So now that most of you reading this have come back home from either PASS Summit or MVP Summit and are trying to get your heads around being back home and/or in the office again, so grab a cup of coffee and allow me to share a story with you…
(for those of you who have no idea what I’m talking about – imagine a bunch of introverted computer geeks getting together, eating together, drinking various liquids together, learning together, and quite often having an amazingly good time while they’re at it)
This story started out as a response to a note Paul Randal (blog | twitter) wrote just after summit almost a year ago, and for any of you who’ve read my stories, you’ll be familiar with the phrase, “And it got me thinking” – usually about halfway down the story. But this time it starts at the beginning, see, Paul wrote about this thing called “the butterfly effect” and he was talking about how making one small change in something could make major changes later on…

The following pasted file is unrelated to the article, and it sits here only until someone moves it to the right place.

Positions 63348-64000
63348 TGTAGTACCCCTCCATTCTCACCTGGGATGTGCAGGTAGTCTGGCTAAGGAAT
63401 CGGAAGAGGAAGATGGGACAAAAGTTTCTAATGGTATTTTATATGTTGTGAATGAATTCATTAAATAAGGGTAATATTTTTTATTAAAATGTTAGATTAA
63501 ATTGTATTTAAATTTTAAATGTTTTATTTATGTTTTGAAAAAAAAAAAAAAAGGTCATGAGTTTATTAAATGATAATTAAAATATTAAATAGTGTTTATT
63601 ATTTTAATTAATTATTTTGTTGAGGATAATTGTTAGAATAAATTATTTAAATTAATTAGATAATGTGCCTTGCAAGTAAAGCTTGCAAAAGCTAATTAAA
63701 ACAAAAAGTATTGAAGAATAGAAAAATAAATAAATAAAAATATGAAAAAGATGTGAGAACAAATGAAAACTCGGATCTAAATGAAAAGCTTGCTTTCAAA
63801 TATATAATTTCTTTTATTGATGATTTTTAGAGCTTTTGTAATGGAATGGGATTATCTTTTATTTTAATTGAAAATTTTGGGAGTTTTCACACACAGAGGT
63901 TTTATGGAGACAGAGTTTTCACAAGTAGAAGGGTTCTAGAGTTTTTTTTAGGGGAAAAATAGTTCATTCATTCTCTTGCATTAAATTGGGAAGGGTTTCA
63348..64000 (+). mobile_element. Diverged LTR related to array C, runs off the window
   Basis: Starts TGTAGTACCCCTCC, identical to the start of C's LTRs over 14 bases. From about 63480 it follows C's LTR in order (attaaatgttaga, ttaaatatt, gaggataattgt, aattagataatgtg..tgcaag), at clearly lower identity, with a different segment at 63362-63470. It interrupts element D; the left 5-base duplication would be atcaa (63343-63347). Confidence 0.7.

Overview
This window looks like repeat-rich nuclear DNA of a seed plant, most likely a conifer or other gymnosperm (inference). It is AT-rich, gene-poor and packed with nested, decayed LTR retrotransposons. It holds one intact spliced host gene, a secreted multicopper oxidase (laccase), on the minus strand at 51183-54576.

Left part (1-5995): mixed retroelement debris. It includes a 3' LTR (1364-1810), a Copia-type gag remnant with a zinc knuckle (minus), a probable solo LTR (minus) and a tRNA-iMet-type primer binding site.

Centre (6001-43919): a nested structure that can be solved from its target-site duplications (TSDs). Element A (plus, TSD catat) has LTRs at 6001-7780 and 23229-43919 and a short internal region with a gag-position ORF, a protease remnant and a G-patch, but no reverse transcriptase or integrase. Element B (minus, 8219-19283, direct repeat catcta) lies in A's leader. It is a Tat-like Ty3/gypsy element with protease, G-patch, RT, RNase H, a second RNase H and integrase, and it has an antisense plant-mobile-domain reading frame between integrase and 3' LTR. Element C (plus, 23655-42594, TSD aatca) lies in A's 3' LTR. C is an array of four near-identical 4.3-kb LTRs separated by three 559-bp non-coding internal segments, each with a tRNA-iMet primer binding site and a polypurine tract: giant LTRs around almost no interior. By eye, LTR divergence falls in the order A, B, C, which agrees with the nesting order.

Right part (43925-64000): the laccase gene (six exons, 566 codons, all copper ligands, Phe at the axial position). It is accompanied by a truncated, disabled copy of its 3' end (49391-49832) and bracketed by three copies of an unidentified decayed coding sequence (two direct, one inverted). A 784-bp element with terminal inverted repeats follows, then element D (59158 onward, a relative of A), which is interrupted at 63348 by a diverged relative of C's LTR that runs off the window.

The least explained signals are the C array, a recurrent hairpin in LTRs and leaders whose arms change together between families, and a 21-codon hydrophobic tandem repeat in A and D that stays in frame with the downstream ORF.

The links above are Paul’s, the links below will likely reference my own stories, which you’ll understand as you read along.
Paul asked for feedback on what he wrote about the butterflies, and I started writing, and thinking, and thinking, and writing.
And it went something like this:
It’s hard to figure out where the first butterfly flapped its wings in this story…
And please forgive me – it turned out longer than I expected, but you’ll understand when you get to the end.